As with everything else, it has been both a difficult and a successful journey for the S&PB and DCD, and for women groups in various ways and at various levels.
The difficulties and challenges have been mainly to do with prudent and effective management of sustainable business development on the part of women groups.
Other challenges include transparent and accountable management of women landowner associations (LOs), managing expectations at associations’ executive level down to association members at ward level, and gaining and maintaining consistent support from mining stakeholders and development partners.
Given the role women play as equal development partners at all levels, empowering women LOs at household and community level to perform that role must not be seen as competitive structures against main LO associations.
Whilst the main LO associations represent development aspirations and voices of LO communities including that of women, women associations are specific political voices that represent their specific development needs that are often overlooked in mining development agreements.
As such it is important that the significance of their specific roles are recognised, understood and respected.
Women must be allowed to participate accordingly to bring about development.
There have been success stories that have come out of the efforts by women with the support of the MRA’s S&PB through the DCD.
The most important achievement is that women have been empowered and given a stage to raise their issues, given that in traditional PNG, men have always been the rulers and head of families/clans.
Other success stories include establishment of sustainable infrastructure projects, and income generating and community projects by women in Ramu mining project, Porgera, Ok Tedi and others. Most of these women groups have ventured into marine and land transport (PMV) businesses, poultry, trades stores, corporate uniform sewing, and various spin off contract arrangements with projects developers just to name a few.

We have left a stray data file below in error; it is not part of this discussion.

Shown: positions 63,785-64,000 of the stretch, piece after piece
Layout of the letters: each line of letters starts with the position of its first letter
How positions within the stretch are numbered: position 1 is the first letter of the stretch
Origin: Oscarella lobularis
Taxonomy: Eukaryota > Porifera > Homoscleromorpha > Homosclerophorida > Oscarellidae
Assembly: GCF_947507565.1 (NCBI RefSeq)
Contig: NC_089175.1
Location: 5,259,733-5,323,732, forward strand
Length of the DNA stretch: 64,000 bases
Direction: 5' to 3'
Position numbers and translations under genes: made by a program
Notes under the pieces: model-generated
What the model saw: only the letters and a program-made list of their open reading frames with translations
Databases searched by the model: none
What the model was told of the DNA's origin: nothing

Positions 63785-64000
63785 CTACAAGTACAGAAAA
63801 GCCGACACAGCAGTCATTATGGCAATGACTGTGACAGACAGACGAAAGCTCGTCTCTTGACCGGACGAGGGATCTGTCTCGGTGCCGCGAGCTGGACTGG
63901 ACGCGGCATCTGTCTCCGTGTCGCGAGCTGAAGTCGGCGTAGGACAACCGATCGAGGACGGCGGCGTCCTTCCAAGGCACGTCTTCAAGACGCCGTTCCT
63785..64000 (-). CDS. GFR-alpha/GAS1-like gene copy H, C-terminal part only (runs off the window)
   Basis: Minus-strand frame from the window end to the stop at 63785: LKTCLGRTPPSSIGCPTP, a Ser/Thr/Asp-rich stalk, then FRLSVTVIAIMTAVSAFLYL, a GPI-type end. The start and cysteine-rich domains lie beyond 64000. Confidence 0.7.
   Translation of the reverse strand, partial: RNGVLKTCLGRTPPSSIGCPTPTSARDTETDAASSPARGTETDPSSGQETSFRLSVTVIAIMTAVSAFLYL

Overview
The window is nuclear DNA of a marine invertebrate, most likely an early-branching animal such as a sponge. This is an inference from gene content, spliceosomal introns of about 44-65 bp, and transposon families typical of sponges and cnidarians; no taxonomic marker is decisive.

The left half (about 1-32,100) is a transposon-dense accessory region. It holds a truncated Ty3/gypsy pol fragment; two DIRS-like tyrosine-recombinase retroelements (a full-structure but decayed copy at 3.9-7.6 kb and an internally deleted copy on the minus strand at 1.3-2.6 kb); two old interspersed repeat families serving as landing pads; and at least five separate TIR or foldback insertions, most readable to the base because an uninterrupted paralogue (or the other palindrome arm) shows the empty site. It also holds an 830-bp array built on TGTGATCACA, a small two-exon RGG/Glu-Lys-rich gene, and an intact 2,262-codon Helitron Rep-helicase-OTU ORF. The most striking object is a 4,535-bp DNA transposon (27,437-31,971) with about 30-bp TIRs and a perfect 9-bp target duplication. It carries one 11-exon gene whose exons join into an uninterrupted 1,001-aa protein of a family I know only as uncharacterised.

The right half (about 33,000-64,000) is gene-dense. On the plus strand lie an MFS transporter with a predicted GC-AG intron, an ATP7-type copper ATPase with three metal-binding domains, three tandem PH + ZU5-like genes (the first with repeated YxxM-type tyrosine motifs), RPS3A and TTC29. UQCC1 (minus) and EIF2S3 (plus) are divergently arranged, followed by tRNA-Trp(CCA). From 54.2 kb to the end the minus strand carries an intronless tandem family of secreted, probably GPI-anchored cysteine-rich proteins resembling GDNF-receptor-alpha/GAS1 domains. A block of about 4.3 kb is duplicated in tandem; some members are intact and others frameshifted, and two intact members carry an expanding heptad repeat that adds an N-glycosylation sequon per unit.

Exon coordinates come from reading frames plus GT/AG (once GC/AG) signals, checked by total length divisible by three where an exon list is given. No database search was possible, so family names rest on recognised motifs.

These projects have been sponsored with funds from various sources. These include royalties by the National Government (GoPNG) derived from the respective mines, community development grants by respective mines, grants from donor funding agencies/development partners, and the National Government grants such as PIP (Public Investment Program), allocated through the annual National Government Development Budget.
The investment of funds into these projects has meant that the government through the MRA had to efficiently manage and monitor project implementation and expenditure of funds on the projects.
This is where the S&PB through DCD have over the years played a very important role.
There are eight operating mines in the country, each of them with landowner associations within which women are established and efficiently making marks for themselves.
The eight mines are Lihir, Porgera (now under care and maintenance), Ramu Nickel, Simberi, Ok Tedi, Kainantu, Hidden Valley and Tolukuma (now under care and maintenance).
The MRA will continue to support and work with these women groups as it believes that when women are empowered socially and economically, they provide strong foundations for their families, communities and the country at large.
“We are committed to setting better foundations for our women landowners and will always strive to ensure that their issues are accommodated,” said MRA Managing Director Jerry Garry.
- Story and pictures by Mineral Resources Authority media unit.